Health & Medicine - Posted by George Foulsham-UC Santa Barbara on Wednesday, March 28, 2012 11:51 - 1 Comment
After soccer, testosterone soars in Amazon men
UC SANTA BARBARA / U. WASHINGTON (US) — Men from an isolated indigenous group in Bolivia experienced a 30 percent increase in testosterone after a soccer game.
Even an hour after the game, testosterone was still 15 percent higher than under normal conditions for Tsimane men, who have a baseline testosterone level that is 33 percent lower than that of men living in the United States, report researchers in the Proceedings of the Royal Society B.
Tsimane men spend much of their time hunting, foraging, fishing, and clearing land by hand to grow crops. According to the study by anthropologists at UC Santa Barbara and the University of Washington, the Bolivian foragers-farmers do not show declines in testosterone as they age.
Straight from the Source
The lives of the Tsimane offer a glimpse of how humans survived before industrialization and modern amenities, says Michael Gurven.
“Our lifestyle is now an anomaly, a major departure from our species’ long-term existence as hunter-gatherers,” says Gurven, professor of anthropology at UC Santa Barbara and co-author of the paper. Gurven is also co-director of the Tsimane Health and Life History Project, a collaboration between UC Santa Barbara and the University of New Mexico.
“Maintaining high levels of testosterone compromises the immune system, so it makes sense to keep it low in environments where parasites and pathogens are rampant, as they are where the Tsimane live,” says Ben Trumble, a graduate student in anthropology at the University of Washington and the paper’s lead author.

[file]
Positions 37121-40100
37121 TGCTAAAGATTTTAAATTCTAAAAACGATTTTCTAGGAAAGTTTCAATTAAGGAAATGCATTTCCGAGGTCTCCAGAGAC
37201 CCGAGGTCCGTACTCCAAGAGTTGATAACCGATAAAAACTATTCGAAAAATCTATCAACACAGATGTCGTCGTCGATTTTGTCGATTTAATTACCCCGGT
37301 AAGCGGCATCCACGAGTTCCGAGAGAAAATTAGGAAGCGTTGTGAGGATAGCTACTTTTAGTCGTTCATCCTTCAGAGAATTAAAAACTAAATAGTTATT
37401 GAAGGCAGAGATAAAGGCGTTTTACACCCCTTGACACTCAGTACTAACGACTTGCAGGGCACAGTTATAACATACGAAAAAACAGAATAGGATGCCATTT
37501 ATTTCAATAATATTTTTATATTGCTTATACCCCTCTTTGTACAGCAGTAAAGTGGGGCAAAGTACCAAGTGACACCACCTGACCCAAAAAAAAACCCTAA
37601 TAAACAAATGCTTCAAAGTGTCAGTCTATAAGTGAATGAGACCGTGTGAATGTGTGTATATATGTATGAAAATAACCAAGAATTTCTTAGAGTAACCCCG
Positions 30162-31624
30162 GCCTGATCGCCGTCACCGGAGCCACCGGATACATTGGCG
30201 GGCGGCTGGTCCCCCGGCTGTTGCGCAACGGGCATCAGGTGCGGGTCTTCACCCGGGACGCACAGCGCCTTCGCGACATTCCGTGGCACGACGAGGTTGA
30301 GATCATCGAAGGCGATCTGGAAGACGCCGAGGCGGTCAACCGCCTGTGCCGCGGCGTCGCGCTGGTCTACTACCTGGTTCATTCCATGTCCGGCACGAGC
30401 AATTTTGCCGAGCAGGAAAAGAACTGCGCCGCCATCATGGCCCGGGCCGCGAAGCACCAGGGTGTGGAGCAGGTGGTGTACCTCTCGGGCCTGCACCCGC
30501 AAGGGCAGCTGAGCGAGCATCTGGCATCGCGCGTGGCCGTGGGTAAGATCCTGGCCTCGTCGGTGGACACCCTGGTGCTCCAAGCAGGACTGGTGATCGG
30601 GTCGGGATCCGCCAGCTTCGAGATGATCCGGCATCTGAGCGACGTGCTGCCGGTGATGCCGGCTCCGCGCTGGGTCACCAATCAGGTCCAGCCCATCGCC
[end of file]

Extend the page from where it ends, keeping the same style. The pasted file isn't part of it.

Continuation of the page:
That men living in the US have greater levels of circulating testosterone represents an “evolutionarily novel spike,” Trumble adds. The spike reflects how low levels of pathogens and parasites in the US and other industrialized countries allow men to maintain higher testosterone levels without risk of infection.
He also pointed out that while men in the US show a decline in testosterone as they age, and the drop serves as a sentinel for age-related disease, Tsimane men maintain a stable testosterone level across their lifespan, and show little incidence of obesity, heart disease, and other illnesses associated with older age.
Despite lower levels of circulating testosterone under normal conditions, the forager-farmers do have something in common with US men—short-term spikes of testosterone during competition.
The findings suggest competition-linked bursts of testosterone are a fundamental aspect of human biology that persists even if it increases risk of sickness or infection.
“What’s interesting is that in spite of being in a more pathogenic environment, it’s still important to raise testosterone for short-bursts of energy and competition,” Gurven says.
As to whether higher levels of the male hormone would offer a competitive advantage in sports, Trumble suspects that because US men are “taller and weigh more than Tsimane men, and tend to be exposed to fewer parasites and pathogens, they would probably have a competitive advantage, regardless of circulating testosterone.”
The work was funded by the National Institute of Child Health & Development and the National Institute on Aging.
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